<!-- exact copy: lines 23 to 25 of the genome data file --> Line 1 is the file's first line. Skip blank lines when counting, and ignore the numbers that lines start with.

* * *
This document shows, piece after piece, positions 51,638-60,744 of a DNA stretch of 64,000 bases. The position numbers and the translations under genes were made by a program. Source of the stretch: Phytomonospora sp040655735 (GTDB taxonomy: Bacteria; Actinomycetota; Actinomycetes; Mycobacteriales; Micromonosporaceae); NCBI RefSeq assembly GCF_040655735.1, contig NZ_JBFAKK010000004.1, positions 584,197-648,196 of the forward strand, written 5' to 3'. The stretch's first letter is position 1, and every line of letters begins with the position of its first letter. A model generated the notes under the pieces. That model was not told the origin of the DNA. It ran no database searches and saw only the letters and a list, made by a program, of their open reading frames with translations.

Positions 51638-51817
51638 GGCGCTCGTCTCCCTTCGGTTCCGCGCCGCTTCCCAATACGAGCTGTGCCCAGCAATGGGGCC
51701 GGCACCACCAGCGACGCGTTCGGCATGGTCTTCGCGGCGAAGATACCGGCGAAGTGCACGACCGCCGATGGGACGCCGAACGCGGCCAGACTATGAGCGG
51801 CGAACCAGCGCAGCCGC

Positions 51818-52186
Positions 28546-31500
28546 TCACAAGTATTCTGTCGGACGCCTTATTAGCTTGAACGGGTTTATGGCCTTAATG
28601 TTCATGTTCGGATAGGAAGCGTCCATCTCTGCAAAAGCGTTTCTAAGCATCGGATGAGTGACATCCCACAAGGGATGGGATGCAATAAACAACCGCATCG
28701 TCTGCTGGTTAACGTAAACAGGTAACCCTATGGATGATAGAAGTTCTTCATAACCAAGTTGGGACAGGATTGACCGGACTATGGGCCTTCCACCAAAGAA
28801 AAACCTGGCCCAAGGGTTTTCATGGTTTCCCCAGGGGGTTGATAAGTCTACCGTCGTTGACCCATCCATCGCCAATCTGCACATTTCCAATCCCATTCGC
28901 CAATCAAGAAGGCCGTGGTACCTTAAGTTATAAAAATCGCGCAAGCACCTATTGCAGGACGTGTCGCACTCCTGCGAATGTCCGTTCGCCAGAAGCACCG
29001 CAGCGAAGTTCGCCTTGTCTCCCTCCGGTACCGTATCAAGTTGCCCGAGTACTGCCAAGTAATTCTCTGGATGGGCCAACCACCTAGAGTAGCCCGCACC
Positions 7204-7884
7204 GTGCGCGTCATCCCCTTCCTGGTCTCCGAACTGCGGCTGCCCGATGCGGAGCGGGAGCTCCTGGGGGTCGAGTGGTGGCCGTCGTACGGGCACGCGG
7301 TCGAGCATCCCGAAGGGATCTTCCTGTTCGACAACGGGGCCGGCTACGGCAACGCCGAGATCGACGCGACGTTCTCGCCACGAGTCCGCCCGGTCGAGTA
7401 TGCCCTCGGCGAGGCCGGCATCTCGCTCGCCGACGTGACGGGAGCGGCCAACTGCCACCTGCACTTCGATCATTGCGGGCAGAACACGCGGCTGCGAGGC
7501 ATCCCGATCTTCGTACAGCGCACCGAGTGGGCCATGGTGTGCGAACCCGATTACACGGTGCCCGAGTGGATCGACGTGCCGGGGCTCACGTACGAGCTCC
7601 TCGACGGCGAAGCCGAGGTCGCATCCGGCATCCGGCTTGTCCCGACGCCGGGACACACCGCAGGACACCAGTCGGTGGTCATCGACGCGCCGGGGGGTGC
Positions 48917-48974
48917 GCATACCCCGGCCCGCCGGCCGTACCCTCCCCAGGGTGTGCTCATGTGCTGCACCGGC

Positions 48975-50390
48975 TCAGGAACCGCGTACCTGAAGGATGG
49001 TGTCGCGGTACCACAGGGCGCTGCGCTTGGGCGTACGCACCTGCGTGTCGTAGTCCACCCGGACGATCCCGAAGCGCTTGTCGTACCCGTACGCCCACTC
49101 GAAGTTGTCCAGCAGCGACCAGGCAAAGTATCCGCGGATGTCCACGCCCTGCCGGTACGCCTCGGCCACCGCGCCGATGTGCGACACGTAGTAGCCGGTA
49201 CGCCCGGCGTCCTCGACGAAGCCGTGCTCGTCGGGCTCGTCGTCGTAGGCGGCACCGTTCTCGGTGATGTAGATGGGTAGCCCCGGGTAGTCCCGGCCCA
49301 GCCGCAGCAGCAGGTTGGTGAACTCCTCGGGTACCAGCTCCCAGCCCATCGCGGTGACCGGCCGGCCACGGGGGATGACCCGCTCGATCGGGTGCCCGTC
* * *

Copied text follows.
48975 TCAGGAACCGCGTACCTGAAGGATGG
49001 TGTCGCGGTACCACAGGGCGCTGCGCTTGGGCGTACGCACCTGCGTGTCGTAGTCCACCCGGACGATCCCGAAGCGCTTGTCGTACCCGTACGCCCACTC
49101 GAAGTTGTCCAGCAGCGACCAGGCAAAGTATCCGCGGATGTCCACGCCCTGCCGGTACGCCTCGGCCACCGCGCCGATGTGCGACACGTAGTAGCCGGTA